Time flew. Good behavior sliced off a month. My parole officer hooked me up with a part-time job driving a van with books between library branches. My new girlfriend showed no signs of psychosis or larceny. One evening I decided to take her to the local harness track. I had never been to one in person, a very enjoyable evening.

As we were heading to the parking lot, I spied a vaguely familiar face getting into a blue Acura. I shouted to him,

“Hey, Judge Lattemore, are you alone or by yourself?”

It took a few seconds until he recognized me without my orange jumpsuit. He walked over and shook my hand. He was a racetrack regular. We made some tentative plans to look for each other in the grandstands. He shook my hand again and headed towards his car.

The judge stopped, looked back, smiled and said, “You know, with that lawyer you could have gotten life.”

The positive side to harness racing

One of the real positives in harness racing in New Zealand over the last few years has been the massive investment being poured into our industry by some of our fellow participants.

Two who have invested heavily in both bloodstock and in setting up breeding and training establishments are John Street and Robert Famularo.

John Street has built an outstanding training complex at Pukekohe that is good as you will see anywhere in the world.

It is a state of the art complex for his trainer Ray Green to operate out of and is a very positive development for harness racing in the upper north island.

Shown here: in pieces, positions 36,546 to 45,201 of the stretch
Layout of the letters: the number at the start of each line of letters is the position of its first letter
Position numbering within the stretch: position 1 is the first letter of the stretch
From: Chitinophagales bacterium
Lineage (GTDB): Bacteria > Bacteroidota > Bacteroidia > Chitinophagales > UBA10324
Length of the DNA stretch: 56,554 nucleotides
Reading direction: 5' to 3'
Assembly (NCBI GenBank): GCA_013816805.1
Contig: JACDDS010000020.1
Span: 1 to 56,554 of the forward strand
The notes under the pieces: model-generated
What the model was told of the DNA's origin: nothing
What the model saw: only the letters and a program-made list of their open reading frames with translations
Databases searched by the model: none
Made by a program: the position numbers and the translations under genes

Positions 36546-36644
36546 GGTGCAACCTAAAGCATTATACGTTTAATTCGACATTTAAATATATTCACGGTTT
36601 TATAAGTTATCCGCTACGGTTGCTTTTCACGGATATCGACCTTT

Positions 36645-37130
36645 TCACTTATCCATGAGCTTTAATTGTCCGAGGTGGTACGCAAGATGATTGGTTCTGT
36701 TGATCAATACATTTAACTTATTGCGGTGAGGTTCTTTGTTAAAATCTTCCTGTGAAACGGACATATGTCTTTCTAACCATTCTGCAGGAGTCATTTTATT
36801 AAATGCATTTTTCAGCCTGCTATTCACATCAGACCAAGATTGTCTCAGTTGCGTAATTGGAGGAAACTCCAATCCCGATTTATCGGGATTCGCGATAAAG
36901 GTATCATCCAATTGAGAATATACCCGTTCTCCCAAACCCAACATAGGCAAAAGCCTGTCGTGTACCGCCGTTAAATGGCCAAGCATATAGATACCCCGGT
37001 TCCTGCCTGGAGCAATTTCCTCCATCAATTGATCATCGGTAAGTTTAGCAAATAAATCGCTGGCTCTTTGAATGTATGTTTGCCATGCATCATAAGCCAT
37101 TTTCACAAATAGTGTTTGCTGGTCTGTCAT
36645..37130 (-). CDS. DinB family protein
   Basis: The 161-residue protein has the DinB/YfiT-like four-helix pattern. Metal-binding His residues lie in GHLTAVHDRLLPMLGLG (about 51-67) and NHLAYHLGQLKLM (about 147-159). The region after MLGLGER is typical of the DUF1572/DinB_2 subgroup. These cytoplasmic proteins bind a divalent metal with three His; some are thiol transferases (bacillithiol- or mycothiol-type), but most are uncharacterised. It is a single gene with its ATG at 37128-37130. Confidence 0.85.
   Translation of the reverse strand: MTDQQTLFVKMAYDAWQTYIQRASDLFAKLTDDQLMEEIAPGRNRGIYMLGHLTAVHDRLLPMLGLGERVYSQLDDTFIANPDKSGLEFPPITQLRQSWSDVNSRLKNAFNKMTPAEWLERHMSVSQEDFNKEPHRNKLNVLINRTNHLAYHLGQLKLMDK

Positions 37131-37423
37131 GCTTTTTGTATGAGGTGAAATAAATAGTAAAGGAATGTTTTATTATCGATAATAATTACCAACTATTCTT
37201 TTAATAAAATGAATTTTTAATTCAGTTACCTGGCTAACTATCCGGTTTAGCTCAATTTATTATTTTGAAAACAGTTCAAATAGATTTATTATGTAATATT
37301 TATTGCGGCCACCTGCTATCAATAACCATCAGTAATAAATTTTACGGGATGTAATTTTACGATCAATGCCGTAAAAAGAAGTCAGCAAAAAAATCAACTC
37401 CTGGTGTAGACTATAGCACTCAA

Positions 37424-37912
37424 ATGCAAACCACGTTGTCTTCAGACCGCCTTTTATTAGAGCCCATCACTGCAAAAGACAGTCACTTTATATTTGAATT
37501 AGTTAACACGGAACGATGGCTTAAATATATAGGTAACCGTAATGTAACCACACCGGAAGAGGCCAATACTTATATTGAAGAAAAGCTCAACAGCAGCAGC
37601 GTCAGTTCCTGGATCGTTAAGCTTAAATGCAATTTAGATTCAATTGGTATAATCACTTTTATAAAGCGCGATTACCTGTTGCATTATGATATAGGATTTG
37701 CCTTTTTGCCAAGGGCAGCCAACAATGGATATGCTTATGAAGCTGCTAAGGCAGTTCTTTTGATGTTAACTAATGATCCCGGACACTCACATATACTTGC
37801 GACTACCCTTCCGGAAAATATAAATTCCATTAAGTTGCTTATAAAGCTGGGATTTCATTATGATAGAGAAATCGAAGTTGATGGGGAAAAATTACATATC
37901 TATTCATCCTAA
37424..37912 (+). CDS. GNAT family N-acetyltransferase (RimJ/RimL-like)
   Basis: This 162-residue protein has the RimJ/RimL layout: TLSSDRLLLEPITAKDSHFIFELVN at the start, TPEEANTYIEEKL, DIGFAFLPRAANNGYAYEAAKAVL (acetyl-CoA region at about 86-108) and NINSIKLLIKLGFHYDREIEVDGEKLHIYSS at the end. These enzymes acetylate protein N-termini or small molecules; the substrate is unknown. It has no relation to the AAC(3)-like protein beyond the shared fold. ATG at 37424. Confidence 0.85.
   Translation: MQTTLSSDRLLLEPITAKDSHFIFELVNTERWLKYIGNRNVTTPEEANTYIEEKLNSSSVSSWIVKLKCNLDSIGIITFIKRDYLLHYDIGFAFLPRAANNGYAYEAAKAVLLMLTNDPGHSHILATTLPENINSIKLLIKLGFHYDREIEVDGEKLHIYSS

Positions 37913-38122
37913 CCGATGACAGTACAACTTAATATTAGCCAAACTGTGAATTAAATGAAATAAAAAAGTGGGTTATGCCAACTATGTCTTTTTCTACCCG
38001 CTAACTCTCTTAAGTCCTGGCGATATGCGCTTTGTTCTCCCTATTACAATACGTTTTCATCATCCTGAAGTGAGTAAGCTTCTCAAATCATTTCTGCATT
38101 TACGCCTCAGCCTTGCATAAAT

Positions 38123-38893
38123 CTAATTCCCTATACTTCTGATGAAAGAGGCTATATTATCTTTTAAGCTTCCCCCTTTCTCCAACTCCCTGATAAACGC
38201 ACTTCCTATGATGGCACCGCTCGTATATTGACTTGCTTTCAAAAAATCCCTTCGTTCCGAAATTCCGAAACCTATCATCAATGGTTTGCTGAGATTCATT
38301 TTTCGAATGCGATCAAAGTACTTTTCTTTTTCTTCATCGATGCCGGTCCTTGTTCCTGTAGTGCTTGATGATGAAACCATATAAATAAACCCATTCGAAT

Already Robert Dunn has established a permanent base at the property which is helping horse numbers in the north so the positives keep coming.

Robert Famularo on the other hand has established a magnificent stud farm on 200 acres at Ohoka north of Christchurch.

The property is unlike any other stud farm in the southern hemisphere and is on a par with anything this writer has seen in the northern hemisphere.

It could aptly be called "Horse Heaven" such is the standard of boxes, yards and paddocks and is a credit to everyone involved in its establishment.

At a time when everybody is stressing the negatives about our industry, it is really reassuring that two hugely successful New Zealand businessmen have felt positive enough about the future of harness racing to invest tens of millions into the industry.

Maybe it is time the industry knockers accentuated the positives’ happening in our industry.

Stallion Review - A Rocknroll Dance
A Rocknroll Dance
A Rocknroll Dance

A Rocknroll Dance p2, 1:49.1s; 1:47.2s ($2,441,164) is by Rocknroll Hanover from Wichita Hanover by Cams Card Shark from Wendymae Hanover by Albatross from Wendy Sue Hanover by Best Of All from Wendy Hanover.

Sire - Rocknroll Hanover

Rocknroll Hanover only faced the starter eight times at two for three wins and four placings for $688,275 in stakes. His best win was undoubtedly in the final of the ($1,211,800) Metro Pace in a brilliant 1:49.4 making him the first two year old to ever break 1:50. Another notable performance was his dead-heat for first in the ($113,243) Champlain Stakes in 1:52.3. After a good second in his heat of the Breeders Crown, he was scratched sick out of the final and that brought his two year old season to an end.

At three he turned into a monster. Facing the starter 18 times, he won twelve and was placed on six occasions, never missing a first three placing all season on his way to earning a huge ($2,380,818) in stakes.